Hopes Are High In Russia For Improved Relations With U.S. 'Pragmatic Partners'

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"We're not expecting a road covered with roses in our bilateral relations, though clearly there's a window of opportunity," Konstantin Kosachyov told a group of academics and former diplomats in Moscow this week.
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Konstantin Kosachyov, the head of the foreign relations committee in the Federation Council, Russia's upper house of parliament, is in a hurry to get U.S.-Russian relations back on track.

The morning after Rex Tillerson was sworn in as secretary of state, Kosachyov invited two dozen experts on the United States to the Federation Council in downtown Moscow.

"We're not expecting a road covered with roses in our bilateral relations, though clearly there's a window of opportunity," Kosachyov told the academics and former diplomats who packed a seventh-floor conference room. "Mr. Trump has said repeatedly that he's ready to build ties with Russia on a new, pragmatic basis."

Relations between the world's two biggest nuclear powers are at their lowest point since the Cold War ended 25 years ago. The Obama administration imposed sanctions after Russia annexed Crimea in 2014 – and more recently accused the Kremlin of interfering in the U.S. presidential election. Moscow claims the U.S. and its European allies have been motivated by "russophobia" and a desire to remove Russia as an independent actor from the world stage.

Kosachyov emerged from his two-hour brainstorming session with a list of recommendations on how to approach the Trump administration.

Russians largely welcomed the election victory of Donald Trump, who has often spoken of improving relations with Russia. Tillerson's confirmation came as even more positive news, as the former ExxonMobil CEO built close ties to Russia's state oil company, Rosneft, and was awarded the country's Order of Friendship in 2012.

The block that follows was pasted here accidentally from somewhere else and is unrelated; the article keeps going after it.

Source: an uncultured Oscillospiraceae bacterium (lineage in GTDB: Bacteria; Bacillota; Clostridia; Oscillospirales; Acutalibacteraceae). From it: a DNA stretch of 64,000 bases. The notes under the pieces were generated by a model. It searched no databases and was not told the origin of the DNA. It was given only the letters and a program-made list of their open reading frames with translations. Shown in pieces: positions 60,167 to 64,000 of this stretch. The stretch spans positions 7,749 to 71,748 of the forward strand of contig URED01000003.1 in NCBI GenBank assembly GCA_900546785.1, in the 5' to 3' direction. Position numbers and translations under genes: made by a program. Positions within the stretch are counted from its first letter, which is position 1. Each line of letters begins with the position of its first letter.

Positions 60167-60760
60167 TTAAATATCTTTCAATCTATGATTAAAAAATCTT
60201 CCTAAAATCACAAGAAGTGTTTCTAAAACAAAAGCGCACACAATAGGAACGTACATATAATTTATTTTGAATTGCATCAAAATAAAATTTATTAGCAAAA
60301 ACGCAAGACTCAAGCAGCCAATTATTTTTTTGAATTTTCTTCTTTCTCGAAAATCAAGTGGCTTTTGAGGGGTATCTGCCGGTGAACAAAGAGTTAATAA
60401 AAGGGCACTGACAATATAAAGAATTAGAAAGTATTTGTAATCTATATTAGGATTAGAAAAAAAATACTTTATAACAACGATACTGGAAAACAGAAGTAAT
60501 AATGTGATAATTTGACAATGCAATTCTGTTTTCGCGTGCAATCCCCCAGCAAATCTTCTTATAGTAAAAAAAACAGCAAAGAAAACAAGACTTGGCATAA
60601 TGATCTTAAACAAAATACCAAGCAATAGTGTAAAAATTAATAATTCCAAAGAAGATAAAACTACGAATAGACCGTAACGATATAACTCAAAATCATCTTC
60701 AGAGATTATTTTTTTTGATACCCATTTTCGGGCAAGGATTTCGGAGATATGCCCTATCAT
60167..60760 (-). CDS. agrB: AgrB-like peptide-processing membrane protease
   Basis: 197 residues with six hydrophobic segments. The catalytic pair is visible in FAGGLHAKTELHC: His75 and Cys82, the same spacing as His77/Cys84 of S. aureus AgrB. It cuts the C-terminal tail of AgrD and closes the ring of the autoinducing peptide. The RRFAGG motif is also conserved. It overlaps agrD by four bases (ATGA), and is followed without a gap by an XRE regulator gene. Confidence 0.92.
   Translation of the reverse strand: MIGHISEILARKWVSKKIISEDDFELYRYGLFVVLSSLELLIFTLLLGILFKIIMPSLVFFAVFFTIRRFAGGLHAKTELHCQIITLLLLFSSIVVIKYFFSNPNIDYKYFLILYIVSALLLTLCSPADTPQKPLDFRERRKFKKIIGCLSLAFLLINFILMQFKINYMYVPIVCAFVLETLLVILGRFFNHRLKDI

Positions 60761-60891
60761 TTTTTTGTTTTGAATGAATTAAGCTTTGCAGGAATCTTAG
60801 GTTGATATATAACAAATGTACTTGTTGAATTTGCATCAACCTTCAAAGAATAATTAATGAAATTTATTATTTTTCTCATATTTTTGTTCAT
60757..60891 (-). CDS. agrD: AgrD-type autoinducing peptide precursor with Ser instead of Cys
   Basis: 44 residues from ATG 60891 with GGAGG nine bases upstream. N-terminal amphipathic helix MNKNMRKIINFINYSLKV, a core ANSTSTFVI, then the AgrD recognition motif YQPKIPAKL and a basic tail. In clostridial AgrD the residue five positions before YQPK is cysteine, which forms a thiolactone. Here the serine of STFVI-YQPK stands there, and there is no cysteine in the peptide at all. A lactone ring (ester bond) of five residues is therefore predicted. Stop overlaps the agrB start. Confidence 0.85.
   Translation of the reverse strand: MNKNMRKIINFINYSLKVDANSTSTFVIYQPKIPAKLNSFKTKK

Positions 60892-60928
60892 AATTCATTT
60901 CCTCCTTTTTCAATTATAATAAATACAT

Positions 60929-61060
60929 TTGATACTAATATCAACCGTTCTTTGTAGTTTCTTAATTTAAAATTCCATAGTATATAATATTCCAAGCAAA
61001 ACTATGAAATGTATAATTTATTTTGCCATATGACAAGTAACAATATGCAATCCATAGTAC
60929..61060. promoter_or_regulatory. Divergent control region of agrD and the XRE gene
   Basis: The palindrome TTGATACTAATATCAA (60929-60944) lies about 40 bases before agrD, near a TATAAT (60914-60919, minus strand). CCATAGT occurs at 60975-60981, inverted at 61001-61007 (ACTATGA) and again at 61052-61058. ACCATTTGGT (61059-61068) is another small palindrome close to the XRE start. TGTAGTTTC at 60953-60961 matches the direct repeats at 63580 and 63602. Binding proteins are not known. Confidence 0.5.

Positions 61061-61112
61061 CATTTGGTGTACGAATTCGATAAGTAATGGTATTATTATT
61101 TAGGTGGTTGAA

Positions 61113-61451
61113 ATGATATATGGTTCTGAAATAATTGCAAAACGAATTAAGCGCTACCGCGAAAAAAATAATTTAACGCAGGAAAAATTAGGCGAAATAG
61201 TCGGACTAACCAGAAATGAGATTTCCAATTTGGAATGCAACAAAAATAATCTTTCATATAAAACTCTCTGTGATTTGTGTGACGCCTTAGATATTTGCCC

"I definitely do not consider Mr. Tillerson as a pro-Russian American politician," Kosachyov told NPR. "He will not be an easy partner for Russia. But we do not seek easy partners, we seek pragmatic partners, and I believe that we have a chance."

Russian experts view Trump's victory not as a fluke but as a "systemic change," according to Kosachyov. They expect domestic politics also to dominate over foreign policy in western European countries, following elections later this year.

Russia should seize the initiative in pushing cooperation in the most promising areas, such as nuclear arms control and fighting international terrorism, Kosachyov said. Increased trade is another priority, though that will be difficult without a loosening of the sanctions regime.

On Thursday, the U.S. Treasury Department announced it would allow some companies to do limited business with the FSB, Russia's Federal Security Service, which fell under sanctions imposed by then-President Obama in December. The Trump administration says the move was a technical adjustment and does not signify a lifting of sanctions.

"A crisis of confidence is the main aggravating factor in Russian-American relations," Kosachyov said.

While he is well aware of bipartisan opposition in Washington to a rapprochement with Russia, Kosachyov said he would reach out to friendly members of Congress during the annual Munich Security Conference in two weeks.

Like many Russians, Kosachyov believes the world could have slid into war had Hillary Clinton become president. Many people feared she would have pursued an aggressive policy toward Russia and the Middle East. At least that risk has been eliminated with Trump's election, he said, and now a summit meeting between Trump and President Vladimir Putin should be organized as soon as possible.

"If we start to work well together with the U.S., we'll be able to hold back the Americans from possible mistakes," Kosachyov said.

After all, he said, President Trump may not fully realize the consequences of his proposed actions – like moving the U.S. embassy in Israel to Jerusalem from Tel Aviv or recognizing Taiwan as an equal to China.

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